Most women are advised to gain between 25 and 35lbs during pregnancy. Women who are underweight may be encouraged to gain slightly more weight, and those who are overweight may be advised to keep their weight gain to a minimum, but some weight gain is to be expected as a part of a healthy pregnancy.1
A lot of that weight will be lost when you give birth. The average baby weighs between five and 10 pounds, and the amniotic fluid and placenta can be fairly heavy too, so most women will lose around 12-13 pounds as a part of the delivery process.2 That still leaves at least another 10lbs, if not more, for a woman who is looking to get back to her pre-pregnancy weight.
Losing Weight Takes Time
Losing weight takes time, and it is often hard for women to adjust to their previous eating habits after they had gotten into the habit of eating slightly more while their baby was growing. This is made doubly challenging by the fact that having a baby means disturbed sleep and more ‘things to do’ to look after the child. Making healthy food choices and getting regular exercise can be a struggle for many women during this time.
It is a good idea to wait until six weeks after you give birth before you start actively trying to lose weight. Your body needs some time to recover, and you will most likely find that you will lose a small amount of weight during that time period just through the recovery process.3 If you are breastfeeding, you should wait until two months after giving birth before you start reducing your calorie intake. You need to have a stable and steady supply of breast milk to keep the baby healthy.
Breastfeeding Burns Calories
Women who are breastfeeding need an additional 450 to 500 calories per day to produce a healthy amount of milk.4 The Dietary Guidelines for Americans recommends that the average adult woman consume 1,800 calories per day if they are sedentary, and 2,000 calories per day if they are moderately active.5 Those guidelines are general, and a petite woman would need fewer calories while a very tall woman would need more. There are free TDEE calculator tools6 that will help you to calculate your average daily energy expenditure based on your age, height, weight and average activity level.
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If you are not actively trying to lose weight, then you should add 450 calories to your TDEE while you are breastfeeding, to ensure that you are getting all of the nutrients that you need.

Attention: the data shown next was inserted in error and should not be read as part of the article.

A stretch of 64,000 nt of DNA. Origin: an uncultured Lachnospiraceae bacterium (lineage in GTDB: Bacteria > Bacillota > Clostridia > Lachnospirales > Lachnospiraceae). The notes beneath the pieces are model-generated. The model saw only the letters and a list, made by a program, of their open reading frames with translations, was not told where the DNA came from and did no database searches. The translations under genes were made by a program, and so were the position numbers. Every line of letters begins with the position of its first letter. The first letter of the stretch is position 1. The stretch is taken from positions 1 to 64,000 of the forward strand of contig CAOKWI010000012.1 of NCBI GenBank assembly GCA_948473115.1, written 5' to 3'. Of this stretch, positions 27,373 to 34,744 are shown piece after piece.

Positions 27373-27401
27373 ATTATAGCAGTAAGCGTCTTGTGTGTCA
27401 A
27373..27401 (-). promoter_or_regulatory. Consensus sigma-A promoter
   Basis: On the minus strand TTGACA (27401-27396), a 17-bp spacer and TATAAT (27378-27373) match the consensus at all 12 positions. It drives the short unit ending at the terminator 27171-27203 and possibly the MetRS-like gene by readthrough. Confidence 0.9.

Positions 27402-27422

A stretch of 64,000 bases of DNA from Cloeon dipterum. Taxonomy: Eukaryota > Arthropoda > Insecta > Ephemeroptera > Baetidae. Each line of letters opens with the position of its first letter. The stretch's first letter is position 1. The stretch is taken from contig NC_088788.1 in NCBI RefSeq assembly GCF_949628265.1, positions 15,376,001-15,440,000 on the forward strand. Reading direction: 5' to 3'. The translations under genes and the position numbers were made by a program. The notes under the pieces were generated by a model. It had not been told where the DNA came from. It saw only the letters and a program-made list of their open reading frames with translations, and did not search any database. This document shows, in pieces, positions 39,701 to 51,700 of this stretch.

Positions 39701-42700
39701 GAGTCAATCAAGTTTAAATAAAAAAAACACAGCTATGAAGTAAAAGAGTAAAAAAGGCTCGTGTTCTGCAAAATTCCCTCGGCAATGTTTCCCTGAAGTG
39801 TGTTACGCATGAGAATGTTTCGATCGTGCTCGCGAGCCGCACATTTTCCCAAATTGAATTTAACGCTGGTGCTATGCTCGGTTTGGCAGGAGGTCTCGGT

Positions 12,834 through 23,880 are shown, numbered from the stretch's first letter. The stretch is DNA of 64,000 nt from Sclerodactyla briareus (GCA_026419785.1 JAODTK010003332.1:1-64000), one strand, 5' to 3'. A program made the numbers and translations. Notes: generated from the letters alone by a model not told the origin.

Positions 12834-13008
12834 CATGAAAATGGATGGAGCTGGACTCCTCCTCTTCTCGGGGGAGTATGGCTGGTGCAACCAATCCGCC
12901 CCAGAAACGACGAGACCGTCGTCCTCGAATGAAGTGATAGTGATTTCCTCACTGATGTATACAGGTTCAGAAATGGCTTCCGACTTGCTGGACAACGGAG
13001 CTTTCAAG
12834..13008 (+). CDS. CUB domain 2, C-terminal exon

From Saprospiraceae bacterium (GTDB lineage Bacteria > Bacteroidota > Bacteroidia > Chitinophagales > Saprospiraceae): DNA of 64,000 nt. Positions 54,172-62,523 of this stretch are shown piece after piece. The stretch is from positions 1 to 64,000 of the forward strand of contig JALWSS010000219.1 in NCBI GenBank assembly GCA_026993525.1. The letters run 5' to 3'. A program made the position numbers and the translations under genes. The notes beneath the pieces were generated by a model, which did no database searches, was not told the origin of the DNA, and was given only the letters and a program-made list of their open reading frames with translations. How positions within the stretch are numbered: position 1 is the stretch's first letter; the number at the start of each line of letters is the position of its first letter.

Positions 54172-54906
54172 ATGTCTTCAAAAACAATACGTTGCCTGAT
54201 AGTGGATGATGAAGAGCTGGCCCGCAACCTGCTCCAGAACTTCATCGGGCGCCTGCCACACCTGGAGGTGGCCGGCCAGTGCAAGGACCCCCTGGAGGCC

Safe and Sustainable Weight Loss
If you want to lose weight, then you should discuss your plans with your health care provider before you start restricting calories. If you are following a special diet, you should seek advice as you may need to take some multivitamins to ensure that your breast milk contains all of the nutrients that the baby needs.7
To lose weight, you need to consume fewer calories than your body burns over a given period of time. A pound of fat loss equates to a deficit of 3,500 calories. A reasonable rate of fat loss for most people would be 1lb or 1.5lbs a week, so a deficit of between 500 and 750 calories per day. If you find that your appetite is very high, or you are very sedentary, then you may want to lose weight more slowly. A deficit of 250 calories a day would work out to a rate of weight loss of 0.5lbs a week or 2lbs a month. That means if you have 12lbs to lose you would be back to your pre-pregnancy weight six months after you started your diet.
You can create a calorie deficit by eating less, or by exercising more. The exercise does not have to be vigorous. Taking your child to the park every day will get you moving and will offer some health benefits while also offering you the opportunity to meet other mums, and for your baby to meet other kids. Walking for 30 minutes per day has been proven to have numerous health benefits8 and is a form of exercise that everyone can enjoy. Try to involve your baby in your exercise, going to mum and baby yoga classes or swimming sessions if they are available in your area, and generally moving around as much as possible. It’s great for bonding!